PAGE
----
Sunday, May 2, 2010

The (lack of) power of prayer

Today's light reading:  Study of the Therapeutic Effects of Intercessory Prayer (STEP) in cardiac bypass patients:  a multicenter randomized trial of uncertainty and certainty of receiving intercessory prayer
From the American Heart Journal (Vol. 151, No. 4, April 2006):
Patients at 6 US hospitals were randomly assigned to 1 of 3 groups: 604 received intercessory prayer after being informed that they may or may not receive prayer; 597 did not receive intercessory prayer also after being informed that they may or may not receive prayer; and 601 received intercessory prayer after being informed they would receive prayer.
Was there any doubt what the result would be?
In the 2 groups uncertain about receiving intercessory prayer, complications occurred in 52% (315/604) of patients who received intercessory prayer versus 51% (304/597) of those who did not (relative risk 1.02, 95% CI 0.92-1.15). Complications occurred in 59% (352/601) of patients certain of receiving intercessory prayer compared with the 52% (315/604) of those uncertain of receiving intercessory prayer (relative risk 1.14, 95% CI 1.02-1.28). Major events and 30-day mortality were similar across the 3 groups.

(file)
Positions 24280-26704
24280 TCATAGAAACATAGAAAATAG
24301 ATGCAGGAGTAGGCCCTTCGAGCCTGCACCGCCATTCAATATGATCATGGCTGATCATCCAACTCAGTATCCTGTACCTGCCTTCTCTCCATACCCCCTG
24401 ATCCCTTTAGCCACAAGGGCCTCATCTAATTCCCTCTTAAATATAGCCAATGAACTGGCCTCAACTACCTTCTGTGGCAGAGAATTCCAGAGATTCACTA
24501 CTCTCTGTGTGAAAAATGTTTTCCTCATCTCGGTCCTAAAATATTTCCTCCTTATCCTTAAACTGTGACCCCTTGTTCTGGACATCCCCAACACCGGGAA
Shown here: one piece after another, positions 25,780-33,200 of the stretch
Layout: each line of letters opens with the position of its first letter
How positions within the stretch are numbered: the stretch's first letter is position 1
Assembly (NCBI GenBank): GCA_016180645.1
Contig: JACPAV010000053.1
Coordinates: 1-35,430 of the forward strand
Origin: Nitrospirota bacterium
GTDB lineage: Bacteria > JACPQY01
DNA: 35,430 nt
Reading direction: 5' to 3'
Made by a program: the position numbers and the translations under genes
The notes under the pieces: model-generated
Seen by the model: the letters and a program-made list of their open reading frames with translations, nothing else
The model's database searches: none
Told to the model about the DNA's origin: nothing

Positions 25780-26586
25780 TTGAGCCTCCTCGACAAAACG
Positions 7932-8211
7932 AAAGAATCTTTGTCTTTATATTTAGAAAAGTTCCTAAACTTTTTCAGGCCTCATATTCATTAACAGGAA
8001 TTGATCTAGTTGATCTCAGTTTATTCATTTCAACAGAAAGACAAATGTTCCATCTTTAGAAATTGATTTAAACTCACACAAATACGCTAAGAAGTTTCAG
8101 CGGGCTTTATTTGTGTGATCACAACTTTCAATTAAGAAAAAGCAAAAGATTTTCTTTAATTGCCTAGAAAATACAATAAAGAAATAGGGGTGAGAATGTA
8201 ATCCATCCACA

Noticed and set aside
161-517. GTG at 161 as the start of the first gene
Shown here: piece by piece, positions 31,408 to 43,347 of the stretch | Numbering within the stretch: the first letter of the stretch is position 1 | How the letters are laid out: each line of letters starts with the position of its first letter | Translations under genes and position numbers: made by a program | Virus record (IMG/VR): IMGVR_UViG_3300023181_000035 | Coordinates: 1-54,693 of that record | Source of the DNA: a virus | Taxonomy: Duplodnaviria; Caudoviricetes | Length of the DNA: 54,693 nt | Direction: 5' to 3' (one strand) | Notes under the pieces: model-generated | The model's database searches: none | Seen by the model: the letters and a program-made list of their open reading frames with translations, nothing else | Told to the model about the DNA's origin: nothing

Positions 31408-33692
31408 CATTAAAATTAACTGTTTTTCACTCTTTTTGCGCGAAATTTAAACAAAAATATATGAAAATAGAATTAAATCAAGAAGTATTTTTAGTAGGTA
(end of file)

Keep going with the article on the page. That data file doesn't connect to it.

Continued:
So the patients who were certain of receiving prayer actually had a higher rate of complication (59% vs 52%), although the difference is probably a statistical blip given chance and the number of data points.  The numbers were pretty much all the same and a large enough data set would probably see all the numbers converge to one common value.
The humanist position:  to help people, do things that matter here and now;  don't say a bunch of words into the empty air and then kid yourself into thinking you've done anything constructive.

No comments:

Post a Comment